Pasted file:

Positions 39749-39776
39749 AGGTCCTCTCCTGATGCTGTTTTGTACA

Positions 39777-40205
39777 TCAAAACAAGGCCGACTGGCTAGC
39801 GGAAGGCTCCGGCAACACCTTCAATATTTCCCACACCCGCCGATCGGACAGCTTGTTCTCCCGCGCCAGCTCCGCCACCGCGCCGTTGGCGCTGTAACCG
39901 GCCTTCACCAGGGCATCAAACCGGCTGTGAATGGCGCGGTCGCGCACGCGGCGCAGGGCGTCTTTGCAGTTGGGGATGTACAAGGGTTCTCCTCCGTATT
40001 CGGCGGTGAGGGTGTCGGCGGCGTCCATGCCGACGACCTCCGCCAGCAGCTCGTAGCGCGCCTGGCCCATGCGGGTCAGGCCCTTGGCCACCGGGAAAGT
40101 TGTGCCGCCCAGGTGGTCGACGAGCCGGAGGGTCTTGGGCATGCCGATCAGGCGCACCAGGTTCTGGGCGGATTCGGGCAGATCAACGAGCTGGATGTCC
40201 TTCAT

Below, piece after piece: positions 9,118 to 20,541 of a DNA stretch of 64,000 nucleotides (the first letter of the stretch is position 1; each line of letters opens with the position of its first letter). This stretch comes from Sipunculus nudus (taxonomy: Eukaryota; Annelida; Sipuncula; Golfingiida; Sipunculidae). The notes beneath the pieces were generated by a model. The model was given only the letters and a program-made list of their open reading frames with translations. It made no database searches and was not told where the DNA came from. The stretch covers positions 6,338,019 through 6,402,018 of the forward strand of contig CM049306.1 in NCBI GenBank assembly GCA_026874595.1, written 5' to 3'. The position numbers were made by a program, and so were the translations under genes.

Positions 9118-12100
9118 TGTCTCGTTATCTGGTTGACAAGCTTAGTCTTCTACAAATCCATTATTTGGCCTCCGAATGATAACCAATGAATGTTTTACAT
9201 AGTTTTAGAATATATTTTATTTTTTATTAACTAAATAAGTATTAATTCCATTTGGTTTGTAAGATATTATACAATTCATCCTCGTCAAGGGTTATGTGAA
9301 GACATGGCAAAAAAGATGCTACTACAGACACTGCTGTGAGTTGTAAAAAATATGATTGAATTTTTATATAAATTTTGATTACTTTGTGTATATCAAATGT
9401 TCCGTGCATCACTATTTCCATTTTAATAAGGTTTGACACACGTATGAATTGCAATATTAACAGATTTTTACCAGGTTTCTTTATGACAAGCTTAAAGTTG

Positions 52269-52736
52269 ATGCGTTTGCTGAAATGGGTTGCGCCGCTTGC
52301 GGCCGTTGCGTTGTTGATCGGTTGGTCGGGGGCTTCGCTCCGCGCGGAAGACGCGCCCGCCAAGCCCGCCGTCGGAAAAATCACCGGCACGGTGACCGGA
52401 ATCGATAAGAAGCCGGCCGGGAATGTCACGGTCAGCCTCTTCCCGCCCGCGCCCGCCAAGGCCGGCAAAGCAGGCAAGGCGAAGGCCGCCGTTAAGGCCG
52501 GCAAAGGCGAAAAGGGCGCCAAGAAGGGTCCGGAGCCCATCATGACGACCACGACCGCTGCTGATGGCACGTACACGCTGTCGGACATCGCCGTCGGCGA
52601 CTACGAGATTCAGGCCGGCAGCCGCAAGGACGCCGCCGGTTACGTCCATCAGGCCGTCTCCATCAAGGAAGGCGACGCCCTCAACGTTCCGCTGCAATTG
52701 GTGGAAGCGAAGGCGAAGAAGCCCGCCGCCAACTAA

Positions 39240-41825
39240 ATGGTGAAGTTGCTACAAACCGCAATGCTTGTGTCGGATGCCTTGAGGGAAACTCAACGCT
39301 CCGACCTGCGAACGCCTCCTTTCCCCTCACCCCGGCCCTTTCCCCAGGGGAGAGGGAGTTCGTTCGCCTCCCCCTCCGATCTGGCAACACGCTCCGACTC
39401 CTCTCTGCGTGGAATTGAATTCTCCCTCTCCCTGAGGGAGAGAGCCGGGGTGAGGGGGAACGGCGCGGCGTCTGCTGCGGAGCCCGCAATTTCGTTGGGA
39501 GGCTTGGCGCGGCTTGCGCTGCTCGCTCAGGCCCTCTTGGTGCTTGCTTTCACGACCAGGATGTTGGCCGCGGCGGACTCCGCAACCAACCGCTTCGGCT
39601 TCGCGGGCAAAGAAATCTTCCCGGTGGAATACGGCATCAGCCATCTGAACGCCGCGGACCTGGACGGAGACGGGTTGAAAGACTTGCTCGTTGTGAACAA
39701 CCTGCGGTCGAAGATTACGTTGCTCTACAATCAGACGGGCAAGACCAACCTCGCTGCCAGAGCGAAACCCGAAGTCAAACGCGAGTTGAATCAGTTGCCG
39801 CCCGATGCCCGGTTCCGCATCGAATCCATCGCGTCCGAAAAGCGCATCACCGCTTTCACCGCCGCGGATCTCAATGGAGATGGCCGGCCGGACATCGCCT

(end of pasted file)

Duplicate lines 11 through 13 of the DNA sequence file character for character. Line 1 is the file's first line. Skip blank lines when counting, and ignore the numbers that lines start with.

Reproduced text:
Positions 9118-12100
9118 TGTCTCGTTATCTGGTTGACAAGCTTAGTCTTCTACAAATCCATTATTTGGCCTCCGAATGATAACCAATGAATGTTTTACAT
9201 AGTTTTAGAATATATTTTATTTTTTATTAACTAAATAAGTATTAATTCCATTTGGTTTGTAAGATATTATACAATTCATCCTCGTCAAGGGTTATGTGAA